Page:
To someone who is busily studying for the Voting Behavior question on a poli sci master's comp, these implications loudly smack of...(drum roll please)...John Zaller, God of information processing (here is his book, The Nature and Origins of Mass Opinion). It's all part of Zaller's RAS model, which is a model that explains how individuals process information and form opinions (in my opinion, his model really only explains why people respond to survey questions the way they do - which is interesting and useful, but not necessarily generalizable to the greater opinion-forming process - but that's a post for another day). The first two axioms are relevant here. Zaller says that the first step to information processing is reception: the greater a person's level of cognitive engagement with an issue, the more likely they are to receive political messages concerning it. In other words, if a person is politically engaged, they are more likely to put themselves in the path of political messages - ie, more likely to turn on news, open a newspaper, read a blog, etc. Sounding familiar? Zaller's second axiom is also relevant: the resistance axiom says that, upon receiving political messages, people will resist arguments that are inconsistent with their political predispositions, but only when they know how to connect the messages to the predispositions. This has an interesting implication for Colbert's show specifically, because we could consider it to have a double message. For those who are knowledgeable enough to "get" Colbert's jokes, they receive his intended message of cynicism and criticism, and they watch it because they are inclined to agree. For those not knowledgeable in this area, they could conceivably receive the same messages that they would receive watching the shows that Colbert intends to mock.

Anyway, what if the causal relationship goes the other way? What if Colbert's viewers are more politically informed because they watch his show? I am a member of the "MySpace Generation" (though I prefer Facebook) who freely admits that often the Daily Show and Colbert Report are my only sources of news. And that admission is from someone who lives in DC and works in and studies politics. Of course, I have literature to site here as well. Matthew Baum suggests in his article "Sex, Lies, and War: How Soft News Brings Foreign Policy to the Inattentive Public" that "soft news" could be "democratizing" our political process. Baum does not mention comedy news shows in his description and definition of soft news - the article was published in 2002, using data from previous years, so it would have been too early for the rise in popularity of these shows. However, what else would we call shows like the Colbert Report? Baum's main definition of soft news is programming that people watch to be entertained. I would consider Colbert's show to fit this bill. After explaining the characteristics and pervasiveness of soft news, Baum shows that exposure to soft news is positively and significantly associated with attentiveness to political events (he looks specifically at foreign crises). His theory is that by reducing the cognitive costs of receiving and accepting (to use Zaller's terms) political messages, soft news is able to inform people who would otherwise not be informed. Hence the title of this post: are people like Stephen Colbert and Jon Stewart saviors of democracy, informing the masses with their humorous, yet still educational, programming? Or are people who are already educated flocking to these programs precisely because of their political awareness?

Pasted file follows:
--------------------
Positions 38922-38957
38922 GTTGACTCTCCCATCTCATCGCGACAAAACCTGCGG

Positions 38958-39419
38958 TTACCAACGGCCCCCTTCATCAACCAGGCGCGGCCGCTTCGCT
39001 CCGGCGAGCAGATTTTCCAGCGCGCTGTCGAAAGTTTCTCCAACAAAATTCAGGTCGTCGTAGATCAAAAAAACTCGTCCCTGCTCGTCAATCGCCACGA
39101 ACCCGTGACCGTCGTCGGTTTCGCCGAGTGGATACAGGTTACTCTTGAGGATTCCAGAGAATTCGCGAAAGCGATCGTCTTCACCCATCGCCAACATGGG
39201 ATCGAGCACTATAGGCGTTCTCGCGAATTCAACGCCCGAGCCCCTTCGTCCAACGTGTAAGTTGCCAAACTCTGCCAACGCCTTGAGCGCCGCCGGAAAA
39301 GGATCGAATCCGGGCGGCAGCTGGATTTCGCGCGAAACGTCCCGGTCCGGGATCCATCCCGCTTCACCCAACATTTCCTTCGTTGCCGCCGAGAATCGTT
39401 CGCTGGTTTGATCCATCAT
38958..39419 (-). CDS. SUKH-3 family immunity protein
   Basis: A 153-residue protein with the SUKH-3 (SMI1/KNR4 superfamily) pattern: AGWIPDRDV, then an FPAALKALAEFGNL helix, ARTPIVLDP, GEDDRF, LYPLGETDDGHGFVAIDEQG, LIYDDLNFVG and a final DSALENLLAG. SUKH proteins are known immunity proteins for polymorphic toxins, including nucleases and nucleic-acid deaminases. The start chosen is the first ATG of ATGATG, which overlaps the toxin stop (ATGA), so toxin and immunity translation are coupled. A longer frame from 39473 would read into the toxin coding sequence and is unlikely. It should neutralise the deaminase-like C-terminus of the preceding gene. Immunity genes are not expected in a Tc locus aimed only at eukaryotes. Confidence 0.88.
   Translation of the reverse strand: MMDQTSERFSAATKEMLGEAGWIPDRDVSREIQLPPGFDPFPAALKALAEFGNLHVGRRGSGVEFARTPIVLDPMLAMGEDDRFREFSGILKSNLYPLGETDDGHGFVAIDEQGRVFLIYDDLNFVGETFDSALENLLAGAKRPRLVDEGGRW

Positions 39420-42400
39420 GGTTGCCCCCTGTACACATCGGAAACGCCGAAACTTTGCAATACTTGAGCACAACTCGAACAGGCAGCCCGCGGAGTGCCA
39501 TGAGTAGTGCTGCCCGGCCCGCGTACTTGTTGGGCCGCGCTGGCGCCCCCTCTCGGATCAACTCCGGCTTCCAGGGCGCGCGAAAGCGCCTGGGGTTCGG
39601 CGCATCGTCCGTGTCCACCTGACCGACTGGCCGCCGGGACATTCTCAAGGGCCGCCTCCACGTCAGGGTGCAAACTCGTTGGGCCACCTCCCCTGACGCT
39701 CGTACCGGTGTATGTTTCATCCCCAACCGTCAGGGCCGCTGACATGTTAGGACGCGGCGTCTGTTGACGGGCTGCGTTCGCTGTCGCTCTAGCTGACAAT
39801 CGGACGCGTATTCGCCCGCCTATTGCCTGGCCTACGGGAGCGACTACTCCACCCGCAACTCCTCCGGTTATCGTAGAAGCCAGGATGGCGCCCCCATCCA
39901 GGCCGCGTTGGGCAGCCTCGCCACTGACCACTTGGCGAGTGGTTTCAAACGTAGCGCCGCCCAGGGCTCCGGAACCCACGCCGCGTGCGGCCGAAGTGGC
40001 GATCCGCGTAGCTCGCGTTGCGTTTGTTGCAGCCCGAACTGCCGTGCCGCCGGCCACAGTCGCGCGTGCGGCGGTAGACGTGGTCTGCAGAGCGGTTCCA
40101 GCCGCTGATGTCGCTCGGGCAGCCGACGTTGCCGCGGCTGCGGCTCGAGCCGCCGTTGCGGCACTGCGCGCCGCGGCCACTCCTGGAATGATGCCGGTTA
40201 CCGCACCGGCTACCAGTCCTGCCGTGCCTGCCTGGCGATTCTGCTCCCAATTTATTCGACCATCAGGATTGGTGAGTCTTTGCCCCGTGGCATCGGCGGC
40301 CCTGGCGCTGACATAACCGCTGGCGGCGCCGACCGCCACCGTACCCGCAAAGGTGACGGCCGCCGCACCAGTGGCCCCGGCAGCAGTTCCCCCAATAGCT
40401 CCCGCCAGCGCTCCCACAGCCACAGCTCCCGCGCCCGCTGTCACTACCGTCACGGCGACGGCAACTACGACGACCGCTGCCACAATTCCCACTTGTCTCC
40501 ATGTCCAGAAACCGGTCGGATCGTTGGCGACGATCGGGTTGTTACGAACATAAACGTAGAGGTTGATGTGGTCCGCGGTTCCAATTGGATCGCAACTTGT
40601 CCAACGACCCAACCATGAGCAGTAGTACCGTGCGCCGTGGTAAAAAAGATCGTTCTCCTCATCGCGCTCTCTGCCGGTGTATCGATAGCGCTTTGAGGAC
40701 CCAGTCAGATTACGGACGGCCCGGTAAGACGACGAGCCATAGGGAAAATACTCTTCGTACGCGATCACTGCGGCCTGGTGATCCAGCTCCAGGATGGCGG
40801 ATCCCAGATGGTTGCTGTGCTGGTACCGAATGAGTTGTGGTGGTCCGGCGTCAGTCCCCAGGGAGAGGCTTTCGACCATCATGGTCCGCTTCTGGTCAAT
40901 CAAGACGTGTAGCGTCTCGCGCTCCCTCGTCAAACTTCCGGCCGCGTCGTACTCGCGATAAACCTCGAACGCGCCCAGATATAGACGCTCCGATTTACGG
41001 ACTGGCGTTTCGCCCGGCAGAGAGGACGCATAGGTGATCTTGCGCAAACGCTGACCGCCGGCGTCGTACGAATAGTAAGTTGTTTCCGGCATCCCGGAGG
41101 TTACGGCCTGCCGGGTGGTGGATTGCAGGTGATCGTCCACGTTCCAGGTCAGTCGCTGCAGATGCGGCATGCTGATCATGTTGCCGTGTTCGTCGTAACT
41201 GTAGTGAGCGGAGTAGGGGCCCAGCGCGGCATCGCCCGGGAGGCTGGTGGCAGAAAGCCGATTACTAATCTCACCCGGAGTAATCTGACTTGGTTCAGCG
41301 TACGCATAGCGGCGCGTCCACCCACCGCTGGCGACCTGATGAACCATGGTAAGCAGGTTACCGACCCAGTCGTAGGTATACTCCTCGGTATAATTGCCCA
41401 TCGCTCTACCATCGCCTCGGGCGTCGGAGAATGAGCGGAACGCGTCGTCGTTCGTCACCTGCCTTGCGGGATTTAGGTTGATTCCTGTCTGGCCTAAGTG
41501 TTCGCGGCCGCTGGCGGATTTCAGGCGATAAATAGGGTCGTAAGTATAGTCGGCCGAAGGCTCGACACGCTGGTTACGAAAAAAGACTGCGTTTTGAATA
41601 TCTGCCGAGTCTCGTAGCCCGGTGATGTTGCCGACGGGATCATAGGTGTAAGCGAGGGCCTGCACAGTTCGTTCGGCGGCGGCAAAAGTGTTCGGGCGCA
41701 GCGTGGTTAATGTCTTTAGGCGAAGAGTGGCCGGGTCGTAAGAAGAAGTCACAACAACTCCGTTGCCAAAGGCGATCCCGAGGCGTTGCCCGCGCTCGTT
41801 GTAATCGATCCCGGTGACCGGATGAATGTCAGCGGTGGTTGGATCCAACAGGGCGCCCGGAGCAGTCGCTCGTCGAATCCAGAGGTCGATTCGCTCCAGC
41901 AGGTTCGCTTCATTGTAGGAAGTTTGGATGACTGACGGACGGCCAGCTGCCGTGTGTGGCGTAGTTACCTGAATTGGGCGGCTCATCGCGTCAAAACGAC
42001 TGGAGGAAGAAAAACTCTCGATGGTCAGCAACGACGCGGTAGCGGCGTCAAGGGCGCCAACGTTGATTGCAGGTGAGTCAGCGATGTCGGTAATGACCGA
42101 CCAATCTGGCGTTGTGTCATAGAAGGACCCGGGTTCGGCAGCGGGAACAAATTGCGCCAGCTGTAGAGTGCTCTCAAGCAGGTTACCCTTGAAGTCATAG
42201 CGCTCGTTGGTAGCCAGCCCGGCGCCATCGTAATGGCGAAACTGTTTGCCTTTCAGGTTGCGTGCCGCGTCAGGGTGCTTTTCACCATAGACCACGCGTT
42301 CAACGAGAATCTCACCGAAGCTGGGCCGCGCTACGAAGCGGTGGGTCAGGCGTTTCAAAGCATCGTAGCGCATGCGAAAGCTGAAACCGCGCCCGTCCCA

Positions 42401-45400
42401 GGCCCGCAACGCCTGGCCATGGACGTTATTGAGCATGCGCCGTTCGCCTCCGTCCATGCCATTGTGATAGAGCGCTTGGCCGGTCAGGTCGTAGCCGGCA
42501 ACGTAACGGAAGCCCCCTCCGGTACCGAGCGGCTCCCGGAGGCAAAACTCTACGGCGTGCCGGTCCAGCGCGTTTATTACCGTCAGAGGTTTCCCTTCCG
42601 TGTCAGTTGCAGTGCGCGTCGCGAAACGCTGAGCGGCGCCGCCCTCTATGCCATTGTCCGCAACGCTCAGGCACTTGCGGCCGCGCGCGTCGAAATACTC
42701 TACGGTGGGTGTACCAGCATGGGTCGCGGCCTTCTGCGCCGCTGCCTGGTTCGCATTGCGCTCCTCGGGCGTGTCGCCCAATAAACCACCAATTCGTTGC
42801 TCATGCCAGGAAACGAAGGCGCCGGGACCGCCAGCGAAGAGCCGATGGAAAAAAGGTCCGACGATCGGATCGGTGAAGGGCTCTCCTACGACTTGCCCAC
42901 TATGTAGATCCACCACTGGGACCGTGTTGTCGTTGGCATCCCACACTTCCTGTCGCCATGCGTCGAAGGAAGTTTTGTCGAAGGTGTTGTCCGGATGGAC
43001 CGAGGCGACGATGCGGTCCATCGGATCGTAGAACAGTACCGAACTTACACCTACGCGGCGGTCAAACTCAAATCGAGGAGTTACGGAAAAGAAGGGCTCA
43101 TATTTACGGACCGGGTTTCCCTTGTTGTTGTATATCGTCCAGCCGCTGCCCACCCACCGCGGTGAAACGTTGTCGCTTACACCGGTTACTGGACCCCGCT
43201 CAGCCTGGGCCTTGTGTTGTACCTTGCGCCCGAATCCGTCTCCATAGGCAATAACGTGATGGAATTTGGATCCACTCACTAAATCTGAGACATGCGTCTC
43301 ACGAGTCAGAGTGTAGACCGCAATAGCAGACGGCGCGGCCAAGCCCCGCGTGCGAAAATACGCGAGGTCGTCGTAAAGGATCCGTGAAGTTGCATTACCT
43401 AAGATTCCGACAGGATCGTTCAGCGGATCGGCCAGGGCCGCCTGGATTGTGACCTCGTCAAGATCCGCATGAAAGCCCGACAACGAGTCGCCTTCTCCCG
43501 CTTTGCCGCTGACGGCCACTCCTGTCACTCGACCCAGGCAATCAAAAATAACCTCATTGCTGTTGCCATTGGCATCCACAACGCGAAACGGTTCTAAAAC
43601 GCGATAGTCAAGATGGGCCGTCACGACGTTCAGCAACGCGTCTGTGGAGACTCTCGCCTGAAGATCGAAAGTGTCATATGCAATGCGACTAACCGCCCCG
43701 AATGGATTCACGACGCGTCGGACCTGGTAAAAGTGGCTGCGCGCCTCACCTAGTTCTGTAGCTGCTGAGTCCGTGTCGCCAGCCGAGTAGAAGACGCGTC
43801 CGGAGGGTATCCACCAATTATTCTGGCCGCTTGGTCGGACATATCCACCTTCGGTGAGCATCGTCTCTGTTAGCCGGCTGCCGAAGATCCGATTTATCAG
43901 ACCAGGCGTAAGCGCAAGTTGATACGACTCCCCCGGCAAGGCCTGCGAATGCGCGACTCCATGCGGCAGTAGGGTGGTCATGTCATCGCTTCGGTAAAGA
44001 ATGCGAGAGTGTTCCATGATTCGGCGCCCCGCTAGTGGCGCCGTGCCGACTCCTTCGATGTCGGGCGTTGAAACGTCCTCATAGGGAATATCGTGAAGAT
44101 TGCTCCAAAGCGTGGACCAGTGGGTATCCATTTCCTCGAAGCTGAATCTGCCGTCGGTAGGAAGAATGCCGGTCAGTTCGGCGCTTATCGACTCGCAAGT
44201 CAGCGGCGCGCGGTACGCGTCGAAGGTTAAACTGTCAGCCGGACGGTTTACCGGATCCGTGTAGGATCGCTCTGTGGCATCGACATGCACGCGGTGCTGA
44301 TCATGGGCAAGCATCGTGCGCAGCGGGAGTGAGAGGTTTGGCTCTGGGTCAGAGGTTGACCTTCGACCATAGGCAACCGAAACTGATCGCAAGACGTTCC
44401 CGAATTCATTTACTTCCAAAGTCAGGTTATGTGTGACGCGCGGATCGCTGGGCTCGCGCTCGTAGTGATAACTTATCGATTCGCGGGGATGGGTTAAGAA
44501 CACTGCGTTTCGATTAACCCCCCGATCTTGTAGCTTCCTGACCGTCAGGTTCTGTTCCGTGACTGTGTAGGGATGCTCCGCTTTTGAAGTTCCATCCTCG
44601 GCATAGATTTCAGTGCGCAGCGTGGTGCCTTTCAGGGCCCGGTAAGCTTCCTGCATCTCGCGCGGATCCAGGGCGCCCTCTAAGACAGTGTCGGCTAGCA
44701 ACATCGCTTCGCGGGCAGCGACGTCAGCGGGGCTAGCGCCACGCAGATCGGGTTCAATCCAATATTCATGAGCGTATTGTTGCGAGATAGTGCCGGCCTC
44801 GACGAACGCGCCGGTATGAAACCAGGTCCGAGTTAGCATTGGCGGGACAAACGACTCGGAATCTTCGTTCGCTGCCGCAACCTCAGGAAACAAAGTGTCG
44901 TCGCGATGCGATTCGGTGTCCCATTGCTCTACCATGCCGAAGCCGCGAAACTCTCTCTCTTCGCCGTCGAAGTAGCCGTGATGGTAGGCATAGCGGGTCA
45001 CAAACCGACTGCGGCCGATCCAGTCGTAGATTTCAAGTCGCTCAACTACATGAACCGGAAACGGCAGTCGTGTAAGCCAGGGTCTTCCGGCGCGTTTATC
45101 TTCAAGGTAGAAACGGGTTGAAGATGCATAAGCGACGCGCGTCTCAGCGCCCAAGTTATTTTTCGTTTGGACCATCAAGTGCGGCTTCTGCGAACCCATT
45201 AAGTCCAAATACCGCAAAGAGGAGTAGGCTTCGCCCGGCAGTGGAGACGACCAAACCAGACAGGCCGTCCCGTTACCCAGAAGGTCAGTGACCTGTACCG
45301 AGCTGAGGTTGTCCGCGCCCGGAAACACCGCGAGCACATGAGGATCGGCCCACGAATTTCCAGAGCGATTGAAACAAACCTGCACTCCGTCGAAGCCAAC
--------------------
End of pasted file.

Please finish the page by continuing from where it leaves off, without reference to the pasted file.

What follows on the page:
I have no doubt that any one of the staff members of CCPS would be more than happy to discuss this conundrum...say, with candidate Colbert, live on the Colbert Report? Just a thought....

Thursday, October 18, 2007

Do South Carolina Primary Voters Live in Colbert Nation?

With Stephen Colbert officially announcing that he will run in both parties' South Carolina primaries, it is time to consider whether his run will produce anything more than just laughs.

If we assume that the Colbert constituency is roughly equivalent to his regular viewers, then we may be able to get a little insight into what this group is like using a recent Pew report.

In this survey, 16% of respondents reported that they regulalry watch "...shows like the Colbert Report or The Daily Show with Jon Stewart." Interestingly, 31% of this group has a college degree and one-in-four is under the age of 30. Thus, Colbert/Daily Show watchers appear to have slightly more formal education than the population and they are significantly younger. They also tend to be much more politically informed than American citizens more generally. Pew asked respondents 23 questions about politics and while only about one-third of Americans got at least 15 of those questions right, more than half of the Colbert/Daily Show audience scored that highly.

So, Colbert's potential constituency is younger citizens with high levels of political knowledge (his audience is also slightly more male than the population). On one hand, we know that younger Americans are much less likely to vote than their older counterparts. This pattern is even more pronounced in primary elections. On the other hand, high levels of political knowledge are often associated with higher levels of political activity, including an increased propensity to vote. Perhaps more important is the fact that citizens who know more about politics tend to feel more strongly about it as well. This leads to perhaps the biggest hurdle that Colbert faces in trying to pick up South Carolina delegates for either (or both) parties' conventions: will his viewers, who likely care more about politics than others, really be willing to cast their ballots for a candidate whose candidacy is largely a joke?

Military Donors